That leads to an important point, however: the user is not always right. Sometimes a person is having a bad day, isn’t interested in the genre of the game you’re making, or the game just doesn’t click with them. That’s okay, not everyone will like your game (hard to bear, I know). That is why it’s important to do a lot of user testing. Test with your target demographic, test outside it, test with people who play games, test with those who don’t. All this will give you a broad base of data from which to draw results. If a lot of people find your combat engaging then you can probably ignore (or just cursorily consider) complaints of the few that didn’t. However, if a lot of people from different demographics are finding it difficult to understand then you KNOW you have a problem.

User testing is cheap, easy to do, and nearly always improves your game; often in ways you didn’t even conceive. So go on and get your game to that playable state, then moan at your friends until they come test it for you.

You’ll hate hearing some of the complaints, especially the ones about your favourite mechanics. Grit your teeth, because you need it.


I do a lot of coding in my spare time. Most of this coding is poured into a game engine that I’m writing, called SimEngine. It’s a simple engine, it simulates stuff, and that’s my name, so it seemed appropriate. That said I might change it. Frostbyte and Infinity sound like cool engine names, SimEngine not so much.

SimEngine link in case you missed it.

It’s built in C++ using OpenGL, and a variety of small libraries. It was originally started simply as a way to learn about OpenGL, however I’ve kept expanding it and it’s now a thing to teach me how to build low level systems (such as are seen in game engines). My logic for this being that knowing how to build things that are common to games from scratch will only serve to make me understand them that much better. It also teaches me more about how to architecture systems, as well as helping me understand how engines work so that I can better know how to use other ones I might encounter.

A lot of the time has centred around the Rendering side of things, reflecting the projects roots as a way to learn OpenGL. Examples of this can be seen in the posts I’ve written about sprite animation and instancing.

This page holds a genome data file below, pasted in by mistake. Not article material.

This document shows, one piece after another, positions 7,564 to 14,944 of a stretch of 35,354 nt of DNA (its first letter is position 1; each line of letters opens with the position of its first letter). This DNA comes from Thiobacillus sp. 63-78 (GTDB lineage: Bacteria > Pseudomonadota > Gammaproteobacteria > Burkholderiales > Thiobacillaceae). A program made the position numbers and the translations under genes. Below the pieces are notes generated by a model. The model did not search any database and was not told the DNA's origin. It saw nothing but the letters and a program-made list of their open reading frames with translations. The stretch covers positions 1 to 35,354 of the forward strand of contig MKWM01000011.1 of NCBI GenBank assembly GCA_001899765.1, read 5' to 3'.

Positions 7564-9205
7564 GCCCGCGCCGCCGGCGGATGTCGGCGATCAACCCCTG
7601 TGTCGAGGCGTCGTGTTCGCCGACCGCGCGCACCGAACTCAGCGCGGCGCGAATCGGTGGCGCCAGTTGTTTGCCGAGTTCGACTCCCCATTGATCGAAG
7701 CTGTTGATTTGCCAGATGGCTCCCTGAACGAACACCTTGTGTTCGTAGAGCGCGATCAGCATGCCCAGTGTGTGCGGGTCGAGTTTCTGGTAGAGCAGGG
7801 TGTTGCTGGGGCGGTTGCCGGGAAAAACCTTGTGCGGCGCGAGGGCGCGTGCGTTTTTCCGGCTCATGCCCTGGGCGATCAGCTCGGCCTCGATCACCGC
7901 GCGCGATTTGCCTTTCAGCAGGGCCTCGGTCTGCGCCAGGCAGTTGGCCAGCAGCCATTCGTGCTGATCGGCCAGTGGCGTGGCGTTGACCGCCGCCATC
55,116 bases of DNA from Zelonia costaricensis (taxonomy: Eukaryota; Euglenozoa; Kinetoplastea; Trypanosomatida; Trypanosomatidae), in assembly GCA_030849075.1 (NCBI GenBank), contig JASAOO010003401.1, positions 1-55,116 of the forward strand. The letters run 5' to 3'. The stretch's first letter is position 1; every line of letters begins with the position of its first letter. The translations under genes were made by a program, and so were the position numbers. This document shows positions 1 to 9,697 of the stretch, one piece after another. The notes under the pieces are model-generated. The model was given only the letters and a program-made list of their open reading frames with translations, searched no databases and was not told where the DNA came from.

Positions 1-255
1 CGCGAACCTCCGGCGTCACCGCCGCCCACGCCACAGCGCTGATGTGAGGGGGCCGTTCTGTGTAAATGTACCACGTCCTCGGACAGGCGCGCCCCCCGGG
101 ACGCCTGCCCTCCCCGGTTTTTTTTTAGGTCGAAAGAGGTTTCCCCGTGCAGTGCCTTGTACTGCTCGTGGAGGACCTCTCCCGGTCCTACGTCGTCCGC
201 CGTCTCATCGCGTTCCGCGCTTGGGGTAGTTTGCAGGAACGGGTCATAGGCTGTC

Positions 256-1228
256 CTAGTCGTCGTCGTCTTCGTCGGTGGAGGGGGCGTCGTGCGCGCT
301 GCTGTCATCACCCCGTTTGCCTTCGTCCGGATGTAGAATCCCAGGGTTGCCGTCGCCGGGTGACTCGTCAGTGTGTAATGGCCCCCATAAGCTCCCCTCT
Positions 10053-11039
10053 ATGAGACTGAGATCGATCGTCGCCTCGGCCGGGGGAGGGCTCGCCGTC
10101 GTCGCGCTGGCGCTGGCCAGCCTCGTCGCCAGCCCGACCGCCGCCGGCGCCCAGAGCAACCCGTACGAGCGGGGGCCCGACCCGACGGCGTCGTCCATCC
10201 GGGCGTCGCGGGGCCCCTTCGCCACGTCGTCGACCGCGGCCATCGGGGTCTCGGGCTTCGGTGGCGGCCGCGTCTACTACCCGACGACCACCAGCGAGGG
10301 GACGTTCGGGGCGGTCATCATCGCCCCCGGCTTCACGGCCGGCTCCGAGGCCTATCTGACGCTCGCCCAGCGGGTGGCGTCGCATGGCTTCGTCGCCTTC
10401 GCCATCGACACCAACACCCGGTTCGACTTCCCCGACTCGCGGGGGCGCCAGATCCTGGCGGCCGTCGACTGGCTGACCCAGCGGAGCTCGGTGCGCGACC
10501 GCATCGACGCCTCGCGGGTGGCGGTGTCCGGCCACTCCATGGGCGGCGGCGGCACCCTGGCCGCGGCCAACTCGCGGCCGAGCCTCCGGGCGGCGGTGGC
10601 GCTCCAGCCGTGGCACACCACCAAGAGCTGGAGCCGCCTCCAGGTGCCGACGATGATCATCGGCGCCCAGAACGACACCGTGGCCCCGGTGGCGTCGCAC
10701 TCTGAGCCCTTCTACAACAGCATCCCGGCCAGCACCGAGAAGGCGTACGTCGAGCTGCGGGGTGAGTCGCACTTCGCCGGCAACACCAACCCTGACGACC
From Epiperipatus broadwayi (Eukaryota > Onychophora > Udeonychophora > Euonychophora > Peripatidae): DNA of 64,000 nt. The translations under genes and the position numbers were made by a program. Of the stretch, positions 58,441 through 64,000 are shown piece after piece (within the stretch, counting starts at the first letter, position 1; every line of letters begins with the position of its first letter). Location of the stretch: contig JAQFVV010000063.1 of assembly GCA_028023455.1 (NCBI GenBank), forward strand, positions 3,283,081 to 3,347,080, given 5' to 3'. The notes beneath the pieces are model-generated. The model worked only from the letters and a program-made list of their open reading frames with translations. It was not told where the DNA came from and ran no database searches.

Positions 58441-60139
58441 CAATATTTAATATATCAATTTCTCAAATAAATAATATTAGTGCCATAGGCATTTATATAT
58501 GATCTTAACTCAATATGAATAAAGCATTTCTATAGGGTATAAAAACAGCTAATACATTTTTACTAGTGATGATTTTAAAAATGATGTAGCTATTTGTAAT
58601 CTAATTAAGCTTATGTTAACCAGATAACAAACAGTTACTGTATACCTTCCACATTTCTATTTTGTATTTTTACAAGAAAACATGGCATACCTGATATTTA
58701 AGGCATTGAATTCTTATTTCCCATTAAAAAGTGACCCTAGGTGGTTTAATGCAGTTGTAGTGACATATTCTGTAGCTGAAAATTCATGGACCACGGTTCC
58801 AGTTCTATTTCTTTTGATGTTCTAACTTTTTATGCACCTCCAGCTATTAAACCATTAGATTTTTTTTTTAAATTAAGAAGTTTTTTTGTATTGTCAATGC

When I first began working on SimEngine it was called OpenGL Attempt 1. This was where I struggled through learning modern OpenGL. I’m still no master at it, but I feel a lot more comfortable than I did in those days. It was hard to work on it back then, it felt like pulling teeth to get even the most basic functionality off the ground. As it wore on and I got more comfortable it became a lot easier. Now I enjoy opening it up and just adding something, like that new animation system. The momentum has finally taken over.

It’s been really educational writing this engine. I feel like if I had to implement something from the ground up for work I’d now have a much better chance of achieving it, because hey, I’ve done it a bunch of times already. I also think it’s going to be a good thing to show to potential employers to get them interested, as if I can build a half-decent project like this in my spare time, then I’ll be able to do the same or better while working for them. There’s also the thing of it being great to have personal projects, it shows a dedication to your craft that I think employers like to see.

I think that most game programmers, aspiring or otherwise, should write an engine of their own at least once. It gives you a much better understanding of how things work from the ground up, without the obscuration that modern game engines employ to make things easier to use. This might help diagnose strange bugs that you see in the course of your normal work, or give you an idea on how to optimise a previously unknown section of code.

My next step will be to decide what my engine needs for me to make a simple game with it. If I’m already there then that is wonderful, if I’m not then I have something to aim towards when deciding what new features to add.

Be ready for the wave of AAA titles with SimEngine in their credits…man, I need to change that name.